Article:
T.T. is a 68 -year-old woman who presents to the cardiology clinic for a routine follow-up. Her
medical history is significant for HTN, dyslipidemia, a transient ischemic attack (TIA) 2 weeks
ago, paroxysmal AF, and HFrEF with an ejection fraction (EF) of 30%. Implantable cardioverter defibrillator
interrogations over the past year reveal that she has remained in sinus rhythm. Her
current cardiac medications include aspirin 81 mg daily, metoprolol succinate 100 mg daily,
atorvastatin 40 mg daily, losartan 50 mg daily, digoxin 125 mcg daily, amiodarone 200 mg daily,
and apixaban 5 mg twice daily. Her vital signs in the clinic are blood pressure 105/70 mm Hg and
heart rate 62 beats/minute. Today, as you review her medications, the patient says that
she wishes she did not have to take so many medications. Which one of the following is best
to recommend for discontinuation in this patient?
A. Anticoagulation is not needed before cardioversion, but it should be followed by 4 weeks of anticoagulation with dose-adjusted warfarin.
Hemodynamically stable, no need to cardiovert today, but does need anticoagulation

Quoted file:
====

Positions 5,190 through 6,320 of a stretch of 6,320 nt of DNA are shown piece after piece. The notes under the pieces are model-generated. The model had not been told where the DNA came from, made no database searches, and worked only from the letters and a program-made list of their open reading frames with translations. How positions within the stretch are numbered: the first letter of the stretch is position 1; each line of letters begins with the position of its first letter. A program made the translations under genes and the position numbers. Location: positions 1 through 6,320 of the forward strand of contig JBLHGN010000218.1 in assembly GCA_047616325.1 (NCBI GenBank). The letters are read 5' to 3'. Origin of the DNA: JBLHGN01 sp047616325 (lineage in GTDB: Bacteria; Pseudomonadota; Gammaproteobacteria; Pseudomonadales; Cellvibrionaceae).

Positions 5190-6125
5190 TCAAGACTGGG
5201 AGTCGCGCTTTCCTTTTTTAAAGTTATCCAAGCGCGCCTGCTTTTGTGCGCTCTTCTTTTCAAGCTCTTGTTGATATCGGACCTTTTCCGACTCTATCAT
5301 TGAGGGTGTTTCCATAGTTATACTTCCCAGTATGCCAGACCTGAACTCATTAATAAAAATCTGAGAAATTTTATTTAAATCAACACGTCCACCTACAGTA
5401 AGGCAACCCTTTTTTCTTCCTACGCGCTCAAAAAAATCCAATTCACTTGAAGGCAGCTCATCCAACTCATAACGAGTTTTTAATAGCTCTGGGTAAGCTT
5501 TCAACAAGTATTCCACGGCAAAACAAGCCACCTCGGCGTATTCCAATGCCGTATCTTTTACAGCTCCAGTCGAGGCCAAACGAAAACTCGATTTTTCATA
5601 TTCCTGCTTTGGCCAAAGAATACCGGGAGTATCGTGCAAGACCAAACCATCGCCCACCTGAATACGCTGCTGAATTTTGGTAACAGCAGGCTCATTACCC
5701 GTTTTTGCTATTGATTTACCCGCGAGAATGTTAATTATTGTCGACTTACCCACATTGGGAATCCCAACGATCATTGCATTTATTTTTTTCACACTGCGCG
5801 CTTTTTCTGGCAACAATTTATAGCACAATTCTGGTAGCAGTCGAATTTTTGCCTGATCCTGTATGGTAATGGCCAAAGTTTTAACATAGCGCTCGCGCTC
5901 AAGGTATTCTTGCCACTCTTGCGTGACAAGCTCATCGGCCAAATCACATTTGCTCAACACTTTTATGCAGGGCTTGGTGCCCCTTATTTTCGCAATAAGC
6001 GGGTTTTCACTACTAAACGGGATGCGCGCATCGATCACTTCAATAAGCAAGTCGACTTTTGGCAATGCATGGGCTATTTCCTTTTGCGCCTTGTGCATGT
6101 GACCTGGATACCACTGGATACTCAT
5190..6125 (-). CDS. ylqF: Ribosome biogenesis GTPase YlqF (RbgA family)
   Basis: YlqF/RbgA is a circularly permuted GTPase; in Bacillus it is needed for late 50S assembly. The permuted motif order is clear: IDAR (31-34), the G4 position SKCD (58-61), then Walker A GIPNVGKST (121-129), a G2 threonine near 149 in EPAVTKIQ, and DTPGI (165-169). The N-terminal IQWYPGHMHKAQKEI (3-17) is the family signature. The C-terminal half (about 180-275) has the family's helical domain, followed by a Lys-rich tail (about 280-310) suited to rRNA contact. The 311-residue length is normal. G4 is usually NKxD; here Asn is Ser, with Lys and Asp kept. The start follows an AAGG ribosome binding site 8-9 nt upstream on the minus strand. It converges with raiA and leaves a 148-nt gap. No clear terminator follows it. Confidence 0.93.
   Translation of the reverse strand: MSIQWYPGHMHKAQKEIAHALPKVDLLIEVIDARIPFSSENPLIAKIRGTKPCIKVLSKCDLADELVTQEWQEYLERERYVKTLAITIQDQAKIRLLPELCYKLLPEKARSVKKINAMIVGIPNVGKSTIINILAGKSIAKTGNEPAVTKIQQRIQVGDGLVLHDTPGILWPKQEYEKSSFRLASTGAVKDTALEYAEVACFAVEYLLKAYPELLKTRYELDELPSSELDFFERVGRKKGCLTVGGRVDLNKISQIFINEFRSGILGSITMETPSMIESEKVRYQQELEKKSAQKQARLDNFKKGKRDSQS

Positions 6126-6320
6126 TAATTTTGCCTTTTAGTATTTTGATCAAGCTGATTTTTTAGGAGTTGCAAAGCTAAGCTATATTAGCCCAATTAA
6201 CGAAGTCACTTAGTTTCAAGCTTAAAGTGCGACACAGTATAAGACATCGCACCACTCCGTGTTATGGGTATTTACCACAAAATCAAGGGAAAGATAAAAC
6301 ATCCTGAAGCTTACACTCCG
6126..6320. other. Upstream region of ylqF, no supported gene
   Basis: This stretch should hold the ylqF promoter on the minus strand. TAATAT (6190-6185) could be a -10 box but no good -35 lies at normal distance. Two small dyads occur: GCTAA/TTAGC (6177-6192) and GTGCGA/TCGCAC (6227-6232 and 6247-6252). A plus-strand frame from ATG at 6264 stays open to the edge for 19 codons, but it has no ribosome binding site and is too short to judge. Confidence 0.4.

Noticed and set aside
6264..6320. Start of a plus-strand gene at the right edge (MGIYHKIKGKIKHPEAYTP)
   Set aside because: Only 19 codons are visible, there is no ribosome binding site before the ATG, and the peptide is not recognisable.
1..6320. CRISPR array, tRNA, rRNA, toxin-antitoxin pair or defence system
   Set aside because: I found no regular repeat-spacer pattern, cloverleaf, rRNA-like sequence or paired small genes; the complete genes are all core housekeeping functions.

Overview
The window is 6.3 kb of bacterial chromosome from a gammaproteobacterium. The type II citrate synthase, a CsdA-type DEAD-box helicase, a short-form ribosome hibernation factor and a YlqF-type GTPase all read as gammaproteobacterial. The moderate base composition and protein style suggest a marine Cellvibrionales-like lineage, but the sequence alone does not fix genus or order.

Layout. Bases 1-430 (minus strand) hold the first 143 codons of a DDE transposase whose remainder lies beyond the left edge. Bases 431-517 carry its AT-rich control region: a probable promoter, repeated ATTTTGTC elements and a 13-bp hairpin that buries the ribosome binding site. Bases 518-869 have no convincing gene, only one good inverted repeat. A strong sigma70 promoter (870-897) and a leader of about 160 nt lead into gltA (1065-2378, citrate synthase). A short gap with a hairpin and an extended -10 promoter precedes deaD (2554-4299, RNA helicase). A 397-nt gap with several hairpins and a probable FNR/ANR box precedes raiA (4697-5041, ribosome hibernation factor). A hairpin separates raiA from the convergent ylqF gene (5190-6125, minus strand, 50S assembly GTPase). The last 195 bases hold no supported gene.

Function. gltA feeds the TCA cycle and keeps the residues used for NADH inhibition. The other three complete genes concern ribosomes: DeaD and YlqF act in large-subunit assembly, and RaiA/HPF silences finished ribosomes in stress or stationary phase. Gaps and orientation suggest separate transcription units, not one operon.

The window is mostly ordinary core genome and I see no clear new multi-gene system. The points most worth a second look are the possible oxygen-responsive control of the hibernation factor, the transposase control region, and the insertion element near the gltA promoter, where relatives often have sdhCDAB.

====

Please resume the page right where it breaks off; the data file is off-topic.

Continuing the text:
B. Start treatment-dose heparin immediately, but delay cardioversion by 48 hours, followed by 4 weeks of
anticoagulation with dose-adjusted warfarin after cardioversion.
Does not need cardioversion in the next few days due to hemodynamic stability, also no need to do
heparin drip for 48 hours
C. Start treatment-dose heparin immediately and proceed with cardioversion now, followed by 4 weeks of anticoagulation with dose-adjusted warfarin after cardioversion.
Hemodynamically stable, no need cardioversion today, but does need anticoagulation
D. Delay cardioversion and begin anticoagulation with dose-adjusted warfarin for 3 weeks before and 4
weeks after cardioversion.
Correct: Hemodynamically stable, needs anticoagulation prior to cardioversion at least 3 weeks and then after DCC